The coach has done a nice job of cleaning up a locker room that the Glazers wanted to be cleaned up. Schiano and general manager Mark Dominik, who also is on the hot seat, have assembled the nucleus of a nice, young defense. Receiver Mike Williams and running back Doug Martin will be back from injuries next season.

Schiano has yet to win, but you can look ahead and see some reasons why he should be allowed to stick around. Or you can look at his first two seasons, which haven’t been nearly good enough.

A new coach might come in and solve everything. Or maybe Schiano just needs a little more time.

There’s irony that part of the Glazers' family wealth was achieved by selling watches. Now, it’s up to the Glazer brothers to decide whether or not Schiano has run out of time.

Rapid Reaction: St. Louis Rams

December, 22, 2013
12/22/13
4:02
PM ET

ST. LOUIS -- A few thoughts on the St. Louis Rams' 23-13 victory over the Tampa Bay Buccaneers:

What it means: The Rams had many opportunities to put the Bucs away early but couldn't get out of their own way. Still, the Rams found a way to win a game in which they didn't overwhelmingly claim the turnover battle. The defense dominated, and the offense was just good enough to overcome its offensive miscues.

The real takeaway here is the Rams have matched their win total from 2012, and we can probably safely say this team is better now than it was then. For a team that has long eyed 2014 as a potential breakout season, the importance of improvement can't be overstated.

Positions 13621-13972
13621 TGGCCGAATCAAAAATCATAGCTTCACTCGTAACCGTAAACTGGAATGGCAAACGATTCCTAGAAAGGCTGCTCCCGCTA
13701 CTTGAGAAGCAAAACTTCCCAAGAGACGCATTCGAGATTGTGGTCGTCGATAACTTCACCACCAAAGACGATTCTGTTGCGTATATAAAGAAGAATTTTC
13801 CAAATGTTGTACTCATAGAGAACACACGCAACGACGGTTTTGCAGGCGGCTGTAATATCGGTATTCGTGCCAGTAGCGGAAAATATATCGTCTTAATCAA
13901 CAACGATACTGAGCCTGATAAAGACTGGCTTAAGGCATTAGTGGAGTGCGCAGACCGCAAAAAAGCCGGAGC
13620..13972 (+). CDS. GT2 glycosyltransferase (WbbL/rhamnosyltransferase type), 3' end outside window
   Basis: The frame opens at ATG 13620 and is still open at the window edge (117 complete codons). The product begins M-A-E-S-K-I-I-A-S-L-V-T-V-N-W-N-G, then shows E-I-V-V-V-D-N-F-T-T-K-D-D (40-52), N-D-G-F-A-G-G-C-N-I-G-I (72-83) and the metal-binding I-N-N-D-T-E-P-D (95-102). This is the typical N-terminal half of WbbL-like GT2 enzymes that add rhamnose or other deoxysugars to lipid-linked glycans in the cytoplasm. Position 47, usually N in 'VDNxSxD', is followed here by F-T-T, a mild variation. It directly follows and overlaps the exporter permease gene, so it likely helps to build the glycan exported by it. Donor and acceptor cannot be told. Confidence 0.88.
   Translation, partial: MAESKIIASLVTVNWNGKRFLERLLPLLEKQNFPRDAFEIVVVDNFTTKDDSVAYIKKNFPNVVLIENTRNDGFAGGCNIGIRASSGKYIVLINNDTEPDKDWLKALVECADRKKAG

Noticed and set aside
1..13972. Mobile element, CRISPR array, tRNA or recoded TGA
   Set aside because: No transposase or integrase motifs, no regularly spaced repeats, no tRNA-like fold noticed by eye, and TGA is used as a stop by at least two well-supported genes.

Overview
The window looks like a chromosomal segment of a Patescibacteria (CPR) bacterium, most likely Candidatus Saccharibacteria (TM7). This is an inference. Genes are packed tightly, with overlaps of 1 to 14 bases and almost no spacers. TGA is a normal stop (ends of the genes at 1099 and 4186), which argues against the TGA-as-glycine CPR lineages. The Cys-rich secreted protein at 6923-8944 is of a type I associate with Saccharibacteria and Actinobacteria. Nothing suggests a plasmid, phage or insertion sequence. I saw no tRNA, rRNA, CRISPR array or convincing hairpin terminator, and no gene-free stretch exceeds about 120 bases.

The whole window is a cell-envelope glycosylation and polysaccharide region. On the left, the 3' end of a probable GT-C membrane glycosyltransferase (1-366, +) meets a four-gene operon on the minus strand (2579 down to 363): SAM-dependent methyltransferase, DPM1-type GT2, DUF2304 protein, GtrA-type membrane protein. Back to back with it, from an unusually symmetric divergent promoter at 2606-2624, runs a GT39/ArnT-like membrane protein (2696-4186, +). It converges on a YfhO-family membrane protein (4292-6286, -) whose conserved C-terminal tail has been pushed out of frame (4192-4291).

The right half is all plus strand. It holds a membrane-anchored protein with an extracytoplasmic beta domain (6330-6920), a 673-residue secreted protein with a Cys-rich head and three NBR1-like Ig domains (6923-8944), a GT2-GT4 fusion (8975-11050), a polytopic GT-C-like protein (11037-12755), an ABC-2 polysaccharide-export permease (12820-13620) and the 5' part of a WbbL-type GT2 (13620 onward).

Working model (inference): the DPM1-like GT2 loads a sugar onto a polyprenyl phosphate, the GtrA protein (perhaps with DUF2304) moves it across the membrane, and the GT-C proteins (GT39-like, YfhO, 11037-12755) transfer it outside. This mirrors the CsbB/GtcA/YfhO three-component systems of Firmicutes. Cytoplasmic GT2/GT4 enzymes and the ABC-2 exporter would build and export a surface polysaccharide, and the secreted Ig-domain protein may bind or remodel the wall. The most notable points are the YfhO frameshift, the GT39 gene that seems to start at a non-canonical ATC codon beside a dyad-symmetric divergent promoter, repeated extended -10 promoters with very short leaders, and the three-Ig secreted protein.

Stock watch -- up: Offensive lineman Rodger Saffold -- Maybe more accurately, this should be "price up." The Rams lost left tackle Jake Long to a knee injury on their third offensive play of the game. Saffold moved over from right guard to left tackle and held up just fine. If Long's injury is serious, the price to retain Saffold might have just gone up. There aren't many linemen in the league who can play so many spots and perform like Saffold. The Rams already had plenty of reason to retain Saffold. Now it may be imperative.

Stock watch -- down: Red zone offense -- The Bucs entered the game eighth in the league in red zone scoring defense, a little known fact that has helped them stay close in many games. The Rams were 19th in scoring touchdowns in the red zone. Those numbers held Sunday and enabled Tampa Bay to keep it close. The Rams were 1-of-3 on their trips to the red zone, including a costly fumble on a strange quarterback draw call for Kellen Clemens. A game that easily could have been in hand early was far more interesting because of the Rams' inability to convert.